Olive: a free non-linear editor for Windows, Mac, Linux

May 06, 2020 at 10:00 am by nemirc

Olive is a free video editor for Windows, Mac and Linux and, while it doesn't really compare to high end applications, it will fit all the needs of mid-range video editing enthusiasts. Although the software doesn't seem to get more updates, it's still worth taking a look.

First of all, I have to mention the install size. Olive's installer is 37Mb, and the install is only 131Mb. This is a good thing, since you don't need to worry much about disk space. Also, the application only uses around 88Mb of RAM, but ram usage can quickly go up as you add media to your timeline. For example, after adding a 10-minute video and a 15-minute video to my timeline, the RAM usage went up to 340Mb.

That aside, the application itself is very capable. You can create sequences, import media, link and unlink video and audio layers, cut clips to edit them together with other clips, add effects and transitions, change clip's volume, etc. Olive feels like a “lite” version of Premiere Pro, from tools to functionality in general.

Olive includes a few nice effects for video, like chromatic aberration, blur, distortion effects, etc. When I was testing the app, on a 1080p clip, they were added pretty much instantly, which is a good thing since editing is such a fast-paced task that you need your application to be responsive.

The application also offers the usual transitions between clips (fade to black, cross-fade, etc.). However, I found that placing the transitions was somewhat tricky.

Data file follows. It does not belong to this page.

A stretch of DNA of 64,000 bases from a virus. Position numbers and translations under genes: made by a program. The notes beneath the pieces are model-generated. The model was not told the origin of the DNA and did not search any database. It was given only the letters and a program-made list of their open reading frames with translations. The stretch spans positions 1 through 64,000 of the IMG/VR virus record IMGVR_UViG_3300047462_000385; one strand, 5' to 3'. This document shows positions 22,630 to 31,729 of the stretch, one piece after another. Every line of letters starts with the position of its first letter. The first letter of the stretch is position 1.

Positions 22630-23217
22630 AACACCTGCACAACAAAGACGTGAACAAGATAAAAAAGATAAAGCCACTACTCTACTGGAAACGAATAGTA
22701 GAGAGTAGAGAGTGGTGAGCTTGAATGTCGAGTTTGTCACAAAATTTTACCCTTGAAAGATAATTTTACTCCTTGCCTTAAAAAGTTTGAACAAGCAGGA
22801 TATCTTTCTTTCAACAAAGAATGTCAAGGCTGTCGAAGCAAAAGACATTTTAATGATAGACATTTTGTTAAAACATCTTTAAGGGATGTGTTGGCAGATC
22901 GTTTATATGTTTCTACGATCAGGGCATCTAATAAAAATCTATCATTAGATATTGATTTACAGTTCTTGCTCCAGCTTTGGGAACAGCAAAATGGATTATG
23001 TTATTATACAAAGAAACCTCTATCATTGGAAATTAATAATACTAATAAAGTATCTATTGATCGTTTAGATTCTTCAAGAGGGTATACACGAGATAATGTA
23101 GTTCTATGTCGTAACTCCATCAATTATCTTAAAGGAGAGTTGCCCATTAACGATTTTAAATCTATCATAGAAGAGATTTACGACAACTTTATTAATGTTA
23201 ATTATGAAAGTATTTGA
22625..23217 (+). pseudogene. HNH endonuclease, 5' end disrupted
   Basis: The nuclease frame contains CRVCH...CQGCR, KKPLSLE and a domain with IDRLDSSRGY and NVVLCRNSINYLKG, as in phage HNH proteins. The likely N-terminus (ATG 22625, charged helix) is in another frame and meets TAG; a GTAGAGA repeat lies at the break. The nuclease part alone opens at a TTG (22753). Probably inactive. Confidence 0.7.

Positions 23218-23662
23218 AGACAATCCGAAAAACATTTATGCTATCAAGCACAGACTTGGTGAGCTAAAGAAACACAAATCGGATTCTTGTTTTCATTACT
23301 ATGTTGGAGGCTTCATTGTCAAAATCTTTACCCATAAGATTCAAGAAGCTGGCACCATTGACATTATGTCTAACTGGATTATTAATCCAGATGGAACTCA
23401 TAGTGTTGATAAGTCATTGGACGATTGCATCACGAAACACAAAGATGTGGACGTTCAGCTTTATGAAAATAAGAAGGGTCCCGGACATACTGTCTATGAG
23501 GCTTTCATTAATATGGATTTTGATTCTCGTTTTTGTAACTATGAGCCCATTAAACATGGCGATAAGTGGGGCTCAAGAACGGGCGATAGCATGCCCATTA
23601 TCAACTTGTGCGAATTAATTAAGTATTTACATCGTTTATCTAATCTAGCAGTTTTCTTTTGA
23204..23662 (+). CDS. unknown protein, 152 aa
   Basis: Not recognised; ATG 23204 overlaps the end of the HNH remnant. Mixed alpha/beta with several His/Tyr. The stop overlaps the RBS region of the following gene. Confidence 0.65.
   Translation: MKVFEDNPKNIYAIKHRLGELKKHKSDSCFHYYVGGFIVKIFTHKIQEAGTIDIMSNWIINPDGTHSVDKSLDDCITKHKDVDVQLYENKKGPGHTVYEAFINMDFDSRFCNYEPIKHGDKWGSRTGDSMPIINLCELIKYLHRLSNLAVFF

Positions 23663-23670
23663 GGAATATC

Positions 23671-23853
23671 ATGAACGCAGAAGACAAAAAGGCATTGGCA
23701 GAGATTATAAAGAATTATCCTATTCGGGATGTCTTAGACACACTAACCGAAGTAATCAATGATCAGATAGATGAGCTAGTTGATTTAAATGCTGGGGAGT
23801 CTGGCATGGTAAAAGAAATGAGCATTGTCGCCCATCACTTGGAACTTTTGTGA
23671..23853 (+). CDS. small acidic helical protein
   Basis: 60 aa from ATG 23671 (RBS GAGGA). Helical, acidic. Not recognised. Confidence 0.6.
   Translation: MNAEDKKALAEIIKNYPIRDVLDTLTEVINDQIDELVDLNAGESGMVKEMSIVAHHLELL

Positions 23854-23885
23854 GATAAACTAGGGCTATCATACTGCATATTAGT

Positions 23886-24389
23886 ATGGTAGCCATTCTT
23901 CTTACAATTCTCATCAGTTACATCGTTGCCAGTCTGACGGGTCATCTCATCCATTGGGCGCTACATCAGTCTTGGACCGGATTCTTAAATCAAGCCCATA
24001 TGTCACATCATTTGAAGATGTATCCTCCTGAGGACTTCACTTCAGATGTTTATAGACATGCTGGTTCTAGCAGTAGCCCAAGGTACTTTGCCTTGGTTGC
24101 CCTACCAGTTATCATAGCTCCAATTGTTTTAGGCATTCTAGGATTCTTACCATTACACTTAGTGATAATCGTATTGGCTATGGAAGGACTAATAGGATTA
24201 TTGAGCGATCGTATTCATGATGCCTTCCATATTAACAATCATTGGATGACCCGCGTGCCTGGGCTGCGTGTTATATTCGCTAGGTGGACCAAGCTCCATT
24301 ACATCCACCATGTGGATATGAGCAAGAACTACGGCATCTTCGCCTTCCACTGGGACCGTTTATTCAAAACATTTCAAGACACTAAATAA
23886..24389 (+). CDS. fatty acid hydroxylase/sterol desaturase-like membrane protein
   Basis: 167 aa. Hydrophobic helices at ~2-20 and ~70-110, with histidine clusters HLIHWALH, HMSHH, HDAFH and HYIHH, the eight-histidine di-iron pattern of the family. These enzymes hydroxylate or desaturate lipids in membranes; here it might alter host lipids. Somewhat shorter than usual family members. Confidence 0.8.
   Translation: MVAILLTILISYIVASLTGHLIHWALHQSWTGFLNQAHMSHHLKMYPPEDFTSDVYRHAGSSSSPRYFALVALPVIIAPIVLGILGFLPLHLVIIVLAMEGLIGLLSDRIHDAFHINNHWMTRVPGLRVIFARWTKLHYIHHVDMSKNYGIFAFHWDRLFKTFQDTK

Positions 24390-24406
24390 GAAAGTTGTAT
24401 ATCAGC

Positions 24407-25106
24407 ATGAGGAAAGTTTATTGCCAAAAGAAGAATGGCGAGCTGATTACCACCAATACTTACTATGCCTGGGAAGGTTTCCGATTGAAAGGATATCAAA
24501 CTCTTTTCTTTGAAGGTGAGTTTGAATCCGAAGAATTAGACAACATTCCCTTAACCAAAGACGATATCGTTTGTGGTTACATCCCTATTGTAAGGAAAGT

Olive can export to various formats, as you can see on the image below. Exporting the file is very simple, as you just need to tweak a few settings and then click the Export button. There is a catch, though: you can't keep working while you are encoding your final video. This is not really a big issue, unless you are one of those that like to keep working on another sequence while the first one is rendering (on a side note, I use Media Encoder to render my videos, and sometimes I've found myself working on a second sequence while the first one renders).

I still use Adobe CS6, and, based on my tests, Olive's final rendering is comparable to that of Media Encoder CS6. Obviously. Media Encoder CC is faster, but Olive should be quick enough for most people. Also, the computer will not slow down to a crawl when rendering the video, which is something that happens when you are using certain applications (specially computer animation or media production applications).

Now, one I didn't really like about Olive is the lack of drag-and-drop support to import media (and if you can, it didn't work for me). Drag-and-drop has been a thing for computer applications for a while now, and, although some users will still do things using menus, others are just so used to drag-and-drop on any computer, that they feel navigating menus adds more steps to mundane tasks (I am part of this group).

When I want to import something to Premiere Pro or Media Encoder (or any other application like Maya, Unity or UE4), I will usually drag-and-drop. However, in Olive I had to import media via a menu, which is something I didn't really like at all.

As I said on the first paragraph, Olive doesn't seem to be updated anymore. The latest update was on April 2019 and the social media and Patreon page have gone silent since then. Hopefully, development restarts, as it would be interesting to see this being developed further. On the other hand, you can also download the source code from GitHub in case you want to develop your own improvements to the app.

Get Olive: https://olivevideoeditor.org/

Sections: Reviews

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